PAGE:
“Today, You Are A Citizen Of San Sebastian!” (1 John 4:20)

The small restaurant was centered around a long bar, deep with customers pushing to get their orders taken by one of the workers. We were dining at “La Cuchara de San Telmo.” It is located in the heart of the pinxtos district of San Sebastian, the gastronomic capital of the Spanish Basque region and arguably the world. Pinxtos is the Basque word for tapas and carrillera, or braised veal cheeks, is the specialty of this restaurant. Painstakingly braised in sweet red wine for several hours, it is served on a bed of local vegetables. The intoxicating aroma filled the small restaurant as we watched numerous plates pass us by to the eager patrons who arrived before us. Finally, our dish arrived and it did not disappoint. Glistening with a savory sauce, it was succulent and falling apart as we positioned our fork into the steaming dish; it was worth the twenty minutes and pushing crowds. We were offered a glass of a bracing txakoli, the local white wine, as we toasted the chefs and complimented them on their amazing creation. The gentleman next to me ordered the same dish and as we ate, he lifted his glass and toasted me. My new dining companion smiled and laughed, “Where are you from?”

 

“Los Angeles!”

 

“Ahh…American!” As I nodded in agreement, he put his arm around my shoulder and proclaimed, “Today, you are a citizen of San Sebastian!” I was loving it and proud to be identified with this group of people. 

 

Food binds us together in a way that transcends culture and geography. Yet, in spite of the many things that can bind us together, there is a divisive and xenophobic clamor spewing from all sides of the political spectrum in the United States and the world. Certain groups of people and/or countries have been singled out as the source of immigration problems and crime. It is true that heinous acts have been committed by some members of these groups against innocent people. The truth, however, is they represent a very tiny percentage of the people of that culture or country. Yet, this small percentage is branded as the face of an entire population, leading to the shaming, ostracizing, and accusatory language directed against all of them.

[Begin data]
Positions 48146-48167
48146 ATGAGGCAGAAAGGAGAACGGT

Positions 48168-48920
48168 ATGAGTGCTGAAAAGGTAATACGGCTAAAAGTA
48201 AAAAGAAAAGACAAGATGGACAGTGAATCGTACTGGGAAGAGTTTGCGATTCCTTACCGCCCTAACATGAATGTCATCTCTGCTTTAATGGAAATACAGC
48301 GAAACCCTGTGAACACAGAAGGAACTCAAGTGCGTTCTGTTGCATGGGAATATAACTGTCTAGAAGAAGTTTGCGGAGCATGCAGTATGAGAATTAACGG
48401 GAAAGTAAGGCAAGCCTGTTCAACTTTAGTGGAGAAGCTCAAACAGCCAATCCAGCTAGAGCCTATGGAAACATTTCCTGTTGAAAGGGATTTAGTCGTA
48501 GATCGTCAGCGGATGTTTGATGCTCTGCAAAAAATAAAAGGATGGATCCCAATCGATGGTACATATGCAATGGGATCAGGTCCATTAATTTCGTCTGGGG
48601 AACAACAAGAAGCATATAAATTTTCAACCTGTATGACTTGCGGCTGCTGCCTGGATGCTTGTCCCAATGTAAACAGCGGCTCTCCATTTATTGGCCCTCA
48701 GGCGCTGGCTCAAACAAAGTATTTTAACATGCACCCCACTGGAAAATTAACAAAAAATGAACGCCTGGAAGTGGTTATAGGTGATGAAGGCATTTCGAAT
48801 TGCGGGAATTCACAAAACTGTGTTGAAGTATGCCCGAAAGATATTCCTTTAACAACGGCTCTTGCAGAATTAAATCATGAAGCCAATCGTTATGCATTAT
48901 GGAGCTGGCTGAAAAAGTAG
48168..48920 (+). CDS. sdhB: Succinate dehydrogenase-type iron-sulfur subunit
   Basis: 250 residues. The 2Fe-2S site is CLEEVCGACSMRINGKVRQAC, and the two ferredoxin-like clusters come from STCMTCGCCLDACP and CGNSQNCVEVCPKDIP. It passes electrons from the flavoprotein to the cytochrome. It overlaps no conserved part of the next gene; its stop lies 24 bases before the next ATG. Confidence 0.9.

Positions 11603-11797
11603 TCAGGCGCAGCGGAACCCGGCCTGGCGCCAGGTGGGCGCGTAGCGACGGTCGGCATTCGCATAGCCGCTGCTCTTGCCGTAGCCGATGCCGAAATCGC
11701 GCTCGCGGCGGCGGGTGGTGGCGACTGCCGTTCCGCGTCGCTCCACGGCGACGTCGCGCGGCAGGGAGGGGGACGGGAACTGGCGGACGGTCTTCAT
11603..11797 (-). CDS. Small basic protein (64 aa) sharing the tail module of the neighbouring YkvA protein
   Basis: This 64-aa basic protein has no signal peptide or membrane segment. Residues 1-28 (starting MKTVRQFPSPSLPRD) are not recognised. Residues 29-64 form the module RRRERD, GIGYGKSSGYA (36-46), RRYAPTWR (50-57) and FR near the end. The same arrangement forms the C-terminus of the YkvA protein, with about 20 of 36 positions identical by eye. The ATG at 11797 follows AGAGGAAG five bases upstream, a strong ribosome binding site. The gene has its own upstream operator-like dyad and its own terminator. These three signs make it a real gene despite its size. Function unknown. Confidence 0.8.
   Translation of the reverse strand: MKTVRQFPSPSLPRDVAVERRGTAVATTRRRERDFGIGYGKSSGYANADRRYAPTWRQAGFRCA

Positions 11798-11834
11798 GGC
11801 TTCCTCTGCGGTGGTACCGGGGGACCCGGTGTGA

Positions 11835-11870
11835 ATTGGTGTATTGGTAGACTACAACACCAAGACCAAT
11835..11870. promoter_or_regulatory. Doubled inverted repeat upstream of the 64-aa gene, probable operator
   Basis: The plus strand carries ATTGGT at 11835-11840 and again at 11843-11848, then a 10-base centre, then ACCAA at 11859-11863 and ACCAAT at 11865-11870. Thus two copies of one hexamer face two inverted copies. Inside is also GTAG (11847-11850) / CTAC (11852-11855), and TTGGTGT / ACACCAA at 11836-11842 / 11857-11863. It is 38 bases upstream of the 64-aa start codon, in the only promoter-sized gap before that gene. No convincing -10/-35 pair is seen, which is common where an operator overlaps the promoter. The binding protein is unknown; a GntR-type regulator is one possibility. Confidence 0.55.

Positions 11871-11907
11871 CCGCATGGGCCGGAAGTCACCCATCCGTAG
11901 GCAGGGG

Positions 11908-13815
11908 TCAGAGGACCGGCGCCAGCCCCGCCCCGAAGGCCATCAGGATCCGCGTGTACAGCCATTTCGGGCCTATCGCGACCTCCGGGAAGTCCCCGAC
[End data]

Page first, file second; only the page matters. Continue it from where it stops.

Christians may face similar discrimination. Because of the hurtful or thoughtless actions of a few Christians directed against another, all Christians may be indiscriminately lumped into a faceless group of religious hypocrites and bigots. This is unfair and unjust but is an extension of the xenophobia that grips many people. What is the Christian response to these accusations?

 

If anyone says, “I love God,” and hates his brother, he is a liar; for he who does not love his brother whom he has seen cannot love God whom he has not seen.

1 John 4:20 (ESV)

 

Are there problems in San Sebastian? Undoubtedly. It is no different from any city in the world, culture, or group of people. Let’s chose to focus upon the positive and uplifting, shared interests like food, that can bring us closer together, rather than erecting barriers and exclusion. Ultimately, it is the only God’s love through faith and belief in Jesus Christ that will be able to end this cycle of hate and blame toward specific groups of people.

 

Love and trust the Lord; seek His will in your life.

 

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